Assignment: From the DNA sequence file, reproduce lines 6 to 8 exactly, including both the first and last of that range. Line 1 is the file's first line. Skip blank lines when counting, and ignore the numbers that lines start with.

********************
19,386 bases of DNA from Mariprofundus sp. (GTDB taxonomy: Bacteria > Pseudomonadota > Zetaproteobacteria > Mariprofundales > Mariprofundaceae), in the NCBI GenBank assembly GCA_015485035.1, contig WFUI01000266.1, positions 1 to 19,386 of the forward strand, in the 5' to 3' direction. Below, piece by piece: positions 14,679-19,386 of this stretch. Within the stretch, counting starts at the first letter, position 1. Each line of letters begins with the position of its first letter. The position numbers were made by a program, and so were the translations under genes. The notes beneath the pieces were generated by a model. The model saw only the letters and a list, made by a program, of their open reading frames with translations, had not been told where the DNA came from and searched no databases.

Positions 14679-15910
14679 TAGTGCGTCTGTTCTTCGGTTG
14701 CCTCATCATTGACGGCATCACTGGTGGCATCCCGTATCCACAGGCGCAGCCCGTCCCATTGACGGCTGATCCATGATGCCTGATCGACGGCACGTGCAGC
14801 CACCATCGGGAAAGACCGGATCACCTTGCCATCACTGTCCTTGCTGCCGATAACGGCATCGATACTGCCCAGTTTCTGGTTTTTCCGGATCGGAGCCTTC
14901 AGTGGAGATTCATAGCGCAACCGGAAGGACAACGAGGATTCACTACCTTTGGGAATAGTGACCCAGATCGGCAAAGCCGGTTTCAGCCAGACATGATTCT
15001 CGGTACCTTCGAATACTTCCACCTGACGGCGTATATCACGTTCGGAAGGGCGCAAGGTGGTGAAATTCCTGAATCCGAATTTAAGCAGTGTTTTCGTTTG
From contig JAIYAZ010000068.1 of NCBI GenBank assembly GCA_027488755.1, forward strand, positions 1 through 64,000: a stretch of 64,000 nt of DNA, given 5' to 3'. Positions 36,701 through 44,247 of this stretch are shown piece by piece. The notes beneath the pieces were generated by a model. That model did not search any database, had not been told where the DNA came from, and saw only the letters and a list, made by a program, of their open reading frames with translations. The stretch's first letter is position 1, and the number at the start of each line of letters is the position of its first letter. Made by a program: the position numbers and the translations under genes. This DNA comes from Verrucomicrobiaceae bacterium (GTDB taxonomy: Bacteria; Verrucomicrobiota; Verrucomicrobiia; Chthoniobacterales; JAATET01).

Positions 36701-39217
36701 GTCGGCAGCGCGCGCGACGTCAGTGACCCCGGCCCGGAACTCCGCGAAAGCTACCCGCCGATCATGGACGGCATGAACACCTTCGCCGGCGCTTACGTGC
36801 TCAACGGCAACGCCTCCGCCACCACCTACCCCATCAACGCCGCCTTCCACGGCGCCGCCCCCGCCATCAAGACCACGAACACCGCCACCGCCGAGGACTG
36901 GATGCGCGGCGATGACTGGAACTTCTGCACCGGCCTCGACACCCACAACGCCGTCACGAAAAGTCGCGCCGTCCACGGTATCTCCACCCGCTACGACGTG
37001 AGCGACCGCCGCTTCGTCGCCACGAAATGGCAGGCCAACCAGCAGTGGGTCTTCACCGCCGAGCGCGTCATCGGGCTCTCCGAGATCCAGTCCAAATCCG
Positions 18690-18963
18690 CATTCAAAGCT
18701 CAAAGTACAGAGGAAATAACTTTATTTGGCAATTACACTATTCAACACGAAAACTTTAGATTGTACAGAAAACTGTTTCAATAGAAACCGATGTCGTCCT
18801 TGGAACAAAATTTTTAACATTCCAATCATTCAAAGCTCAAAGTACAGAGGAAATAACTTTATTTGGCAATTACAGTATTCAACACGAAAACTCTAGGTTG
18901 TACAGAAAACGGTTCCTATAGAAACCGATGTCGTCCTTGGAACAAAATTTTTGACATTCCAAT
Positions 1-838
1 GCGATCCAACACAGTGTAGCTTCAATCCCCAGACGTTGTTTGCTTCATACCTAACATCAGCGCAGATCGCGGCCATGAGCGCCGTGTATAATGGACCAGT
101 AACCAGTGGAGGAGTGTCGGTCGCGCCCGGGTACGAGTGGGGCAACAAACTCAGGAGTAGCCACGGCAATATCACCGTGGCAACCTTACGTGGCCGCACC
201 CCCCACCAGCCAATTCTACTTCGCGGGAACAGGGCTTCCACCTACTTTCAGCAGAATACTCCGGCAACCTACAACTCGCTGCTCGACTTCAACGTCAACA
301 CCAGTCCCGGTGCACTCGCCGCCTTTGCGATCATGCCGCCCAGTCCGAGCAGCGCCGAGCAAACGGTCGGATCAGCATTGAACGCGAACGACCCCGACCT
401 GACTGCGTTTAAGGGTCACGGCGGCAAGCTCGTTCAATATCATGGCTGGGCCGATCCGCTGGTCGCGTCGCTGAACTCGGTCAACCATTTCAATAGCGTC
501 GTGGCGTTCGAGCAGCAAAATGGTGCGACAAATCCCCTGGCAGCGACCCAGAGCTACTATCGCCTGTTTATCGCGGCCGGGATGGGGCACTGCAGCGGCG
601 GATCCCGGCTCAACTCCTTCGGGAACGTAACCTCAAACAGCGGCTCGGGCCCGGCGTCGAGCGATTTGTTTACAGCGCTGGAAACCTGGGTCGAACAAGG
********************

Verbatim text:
14901 AGTGGAGATTCATAGCGCAACCGGAAGGACAACGAGGATTCACTACCTTTGGGAATAGTGACCCAGATCGGCAAAGCCGGTTTCAGCCAGACATGATTCT
15001 CGGTACCTTCGAATACTTCCACCTGACGGCGTATATCACGTTCGGAAGGGCGCAAGGTGGTGAAATTCCTGAATCCGAATTTAAGCAGTGTTTTCGTTTG
From contig JAIYAZ010000068.1 of NCBI GenBank assembly GCA_027488755.1, forward strand, positions 1 through 64,000: a stretch of 64,000 nt of DNA, given 5' to 3'. Positions 36,701 through 44,247 of this stretch are shown piece by piece. The notes beneath the pieces were generated by a model. That model did not search any database, had not been told where the DNA came from, and saw only the letters and a list, made by a program, of their open reading frames with translations. The stretch's first letter is position 1, and the number at the start of each line of letters is the position of its first letter. Made by a program: the position numbers and the translations under genes. This DNA comes from Verrucomicrobiaceae bacterium (GTDB taxonomy: Bacteria; Verrucomicrobiota; Verrucomicrobiia; Chthoniobacterales; JAATET01).